Saturday, July 18, 2009

Software engineering

Software engineering is the application of a systematic, disciplined, quantifiable approach to the development, operation, and maintenance of software, and the study of these approaches; that is, the application of engineering to software.[1]

The term software engineering first appeared in the 1968 NATO Software Engineering Conference and was meant to provoke thought regarding the current "software crisis" at the time.[2] [3] Since then, it has continued as a profession and field of study dedicated to creating software that is of higher quality, more affordable, maintainable, and quicker to build. Since the field is still relatively young compared to its sister fields of engineering, there is still much debate around what software engineering actually is, and if it conforms to the classical definition of engineering. It has grown organically out of the limitations of viewing software as just programming. Software development is a term sometimes preferred by practitioners[who?] in the industry who view software engineering as too heavy-handed and constrictive to the malleable process of creating software.[citation needed] Although software engineering is a young profession, the field's future looks bright as Money Magazine and rated software engineering as the best job in America in 2006.

Thursday, July 16, 2009

Privacy Policy

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Monday, July 13, 2009

Theoretical computer science

The broader field of theoretical computer science encompasses both the classical theory of computation and a wide range of other topics that focus on the more abstract, logical, and mathematical aspects of computing.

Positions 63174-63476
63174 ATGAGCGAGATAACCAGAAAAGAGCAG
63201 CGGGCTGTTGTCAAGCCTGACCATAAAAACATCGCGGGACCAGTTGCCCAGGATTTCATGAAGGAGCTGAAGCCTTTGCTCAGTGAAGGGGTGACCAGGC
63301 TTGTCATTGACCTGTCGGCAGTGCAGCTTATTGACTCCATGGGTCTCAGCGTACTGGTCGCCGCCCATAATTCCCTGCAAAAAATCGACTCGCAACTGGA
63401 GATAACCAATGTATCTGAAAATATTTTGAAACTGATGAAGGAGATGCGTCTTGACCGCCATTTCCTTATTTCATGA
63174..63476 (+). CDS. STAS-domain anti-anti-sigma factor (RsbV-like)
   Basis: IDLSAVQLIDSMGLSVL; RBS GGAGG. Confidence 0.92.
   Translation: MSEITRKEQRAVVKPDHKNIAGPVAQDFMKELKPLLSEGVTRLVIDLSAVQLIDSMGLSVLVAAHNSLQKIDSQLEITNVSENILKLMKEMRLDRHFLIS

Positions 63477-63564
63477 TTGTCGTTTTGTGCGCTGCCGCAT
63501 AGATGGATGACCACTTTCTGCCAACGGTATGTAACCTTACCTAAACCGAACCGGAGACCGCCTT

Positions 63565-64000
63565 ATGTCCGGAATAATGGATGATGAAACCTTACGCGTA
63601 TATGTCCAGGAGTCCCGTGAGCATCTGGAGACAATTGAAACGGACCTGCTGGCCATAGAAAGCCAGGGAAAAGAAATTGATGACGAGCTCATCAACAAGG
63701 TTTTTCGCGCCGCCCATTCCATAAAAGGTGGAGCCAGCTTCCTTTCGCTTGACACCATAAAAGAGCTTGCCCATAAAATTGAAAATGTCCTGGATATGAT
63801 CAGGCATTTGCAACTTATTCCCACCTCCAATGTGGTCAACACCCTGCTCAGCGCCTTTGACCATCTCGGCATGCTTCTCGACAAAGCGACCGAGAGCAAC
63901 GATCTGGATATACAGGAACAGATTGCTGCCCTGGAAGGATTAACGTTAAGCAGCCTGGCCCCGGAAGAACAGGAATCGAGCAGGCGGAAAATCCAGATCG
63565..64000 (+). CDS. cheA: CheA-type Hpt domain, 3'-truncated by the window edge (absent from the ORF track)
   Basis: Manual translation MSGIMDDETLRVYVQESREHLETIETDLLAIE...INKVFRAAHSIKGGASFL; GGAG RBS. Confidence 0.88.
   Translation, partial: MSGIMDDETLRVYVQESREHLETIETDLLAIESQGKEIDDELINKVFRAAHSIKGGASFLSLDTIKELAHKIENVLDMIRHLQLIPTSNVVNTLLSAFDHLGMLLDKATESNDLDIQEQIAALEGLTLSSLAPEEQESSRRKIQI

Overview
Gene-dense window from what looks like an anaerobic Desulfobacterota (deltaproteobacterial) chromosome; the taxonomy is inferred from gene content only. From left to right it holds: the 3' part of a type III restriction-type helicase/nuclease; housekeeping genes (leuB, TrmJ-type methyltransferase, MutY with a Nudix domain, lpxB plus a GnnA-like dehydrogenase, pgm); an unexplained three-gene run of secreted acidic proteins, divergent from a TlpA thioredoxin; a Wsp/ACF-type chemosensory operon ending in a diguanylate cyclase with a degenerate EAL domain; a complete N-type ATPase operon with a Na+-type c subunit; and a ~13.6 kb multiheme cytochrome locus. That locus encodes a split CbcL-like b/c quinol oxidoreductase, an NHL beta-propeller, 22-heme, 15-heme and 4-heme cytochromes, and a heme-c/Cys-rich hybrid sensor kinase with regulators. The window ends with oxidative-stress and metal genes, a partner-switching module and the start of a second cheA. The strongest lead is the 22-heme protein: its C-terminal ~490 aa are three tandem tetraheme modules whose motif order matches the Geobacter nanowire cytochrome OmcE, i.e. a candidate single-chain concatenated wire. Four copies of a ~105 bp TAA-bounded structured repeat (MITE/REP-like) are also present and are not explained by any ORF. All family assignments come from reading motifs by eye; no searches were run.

P \rightarrow Q \, \Gamma\vdash x : Int
Mathematical logic Automata theory Number theory Graph theory Type theory Category theory Computational geometry Quantum computing theory

Friday, July 10, 2009

Theory of computation

The study of the theory of computation is focused on answering fundamental questions about what can be computed, and what amount of resources are required to perform those computations. In an effort to answer the first question, computability theory examines which computational problems are solvable on various theoretical models of computation. The second question is addressed by computational complexity theory, which studies the time and space costs associated with different approaches to solving a computational problem.

The famous "P=NP?" problem, one of the Millennium Prize Problems,[19] is an open problem in the theory of computation.

P = NP ?
Computability theory Computational complexity theory

Thursday, July 9, 2009



Fields of computer science